1702 Haight Street, San Francisco
Rock shows were not unusual by 1967, but rock venues still were. The notion that someone could open an establishment solely for the presentation of rock and roll events was risky. The beginning of such venues centered in San Francisco: the Matrix, the Avalon, and most famous of all were Bill Graham's Fillmores: the Fillmore Auditorium (later "moved" to become the Fillmore West). And of course there was Graham's equally famous NYC venue, the Fillmore East. The challenge of keeping such venues maintained as well as profitable forced Graham out of those venues withing years of their opening.
The Haight Theater was originally, as were so many rock establishments, a movie theater.
With the influx of "hippies" into the Haight neighborhood by the mid-60s, it made sense to convert the failing building into a rock venue. Such an enterprise required permits which the city of San Francisco was reluctant to issue. The idea of having a "dance studio" with live music cleverly skirted the legal issues.
And so the Straight Theater(91702 Haight Street at Cole) came into being in mid-1967 competing with the established Avelon and Fillmore.
After weeks of renovation, it's private christening was on June 15, 1967. From Lost Live Dead: The "Straight Theater Christening" was a private event--thus not requiring a permit--to celebrate the opening of the Straight. ...The two acts performing at the event were Oakland's Wildflower and a neighborhood band, the Grateful Dead (it was that kind of neighborhood). The night... was particularly momentous. The hugely anticipated Monterey Pop Festival would begin on the next evening (Friday June 16), in which numerous local San Francisco underground bands, most without even records, would share the stage with major acts from Los Angeles, New York and London. The Who were playing the Fillmore of June 16 and 17, and heading down to Monterey for their Sunday (June 18) show. Most of the famous Haight Ashbury bands still lived in the Haight, for the most part, so the Straight Theater Christening was apparently the coolest of the cool parties, and in some ways the last night before Monterey Pop irrevocably expanded the San Francisco scene beyond the City's borders.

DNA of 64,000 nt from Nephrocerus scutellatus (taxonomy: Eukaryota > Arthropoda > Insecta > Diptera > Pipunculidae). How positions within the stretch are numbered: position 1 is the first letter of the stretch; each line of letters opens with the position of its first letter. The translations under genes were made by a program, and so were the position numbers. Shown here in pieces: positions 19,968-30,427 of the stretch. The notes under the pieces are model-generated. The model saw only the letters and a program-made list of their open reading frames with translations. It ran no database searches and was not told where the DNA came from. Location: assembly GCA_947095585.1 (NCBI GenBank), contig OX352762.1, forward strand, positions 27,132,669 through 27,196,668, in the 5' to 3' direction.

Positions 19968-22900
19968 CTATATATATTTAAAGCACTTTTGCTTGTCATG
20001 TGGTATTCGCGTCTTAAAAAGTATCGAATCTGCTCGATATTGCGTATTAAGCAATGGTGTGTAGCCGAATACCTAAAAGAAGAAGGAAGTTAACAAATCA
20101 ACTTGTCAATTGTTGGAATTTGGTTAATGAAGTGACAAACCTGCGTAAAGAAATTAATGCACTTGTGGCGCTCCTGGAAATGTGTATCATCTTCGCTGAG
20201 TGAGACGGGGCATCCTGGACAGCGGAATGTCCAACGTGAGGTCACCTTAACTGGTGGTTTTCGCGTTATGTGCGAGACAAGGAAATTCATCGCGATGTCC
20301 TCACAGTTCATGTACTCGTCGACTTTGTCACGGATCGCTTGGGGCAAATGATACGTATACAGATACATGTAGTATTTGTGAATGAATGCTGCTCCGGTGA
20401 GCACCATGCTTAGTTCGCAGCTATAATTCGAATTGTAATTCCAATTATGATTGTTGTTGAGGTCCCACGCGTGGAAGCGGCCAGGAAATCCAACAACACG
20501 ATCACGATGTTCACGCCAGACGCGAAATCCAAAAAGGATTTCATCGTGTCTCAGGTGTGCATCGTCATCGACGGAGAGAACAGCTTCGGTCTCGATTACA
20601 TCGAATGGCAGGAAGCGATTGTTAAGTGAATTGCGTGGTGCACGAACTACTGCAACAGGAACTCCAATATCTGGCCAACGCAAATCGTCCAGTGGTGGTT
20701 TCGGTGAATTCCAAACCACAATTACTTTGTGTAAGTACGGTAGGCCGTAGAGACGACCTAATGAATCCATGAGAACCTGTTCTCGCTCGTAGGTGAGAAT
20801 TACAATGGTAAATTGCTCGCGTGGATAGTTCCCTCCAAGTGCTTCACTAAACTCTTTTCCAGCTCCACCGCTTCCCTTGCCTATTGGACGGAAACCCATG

July 21, 1967
The Straight's official opening night featured Quicksilver Messenger Service, Mount Rushmore, Salvation Army Banned, Mother Earth, and The Dossier with Lights by Reginald According to the Deadlists Project site, the Dead played the Straight three times: two nights later July 23, 1967 and on September 29 & 30 that same year. They had apparently also used the site as a rehearsal hall, being so close to "home." Surprisingly for the Dead, the only recording is a Neal Cassady "Rap Jam" from the July 23 show exists.
With fits and hesitations and reboots, the Starlight Theater continued with music and supplementing with movies and dance lessons. Many "big names" played including Steve Miller, Lightning Hopkins, Quicksilver Messenger Service, John Fahey, The Charlatans, Santana Blues Band, Charlie Musselwhite, and the James Cotton Blues Band Big Brother and the Holding Company, Sons of Champlin, Congress of Wonders, Curley Cooke's Hurdy Gurdy Band, Indian Head Band, Ace of Cups, and Phoenix (with Lights by Straight Lightning) all played on an 24 April 1968 show to help save the Straight, but only for a year.
Denouement and demolition
The Straight Theater's last show was on April 5, 1969 [Sons of Champlin, Passion, Marvin Gardens, The Angels Own Band Chorus, Bicycle, Asoke Fakir, Morning Glory, Congress of Wonders, Rush, Last Mile, Glass Mountain] and on August 13, 1979 the building was demolished. Here is a video interview with three former workers at the Straight Theatre with lots of information about the Straight's birth.
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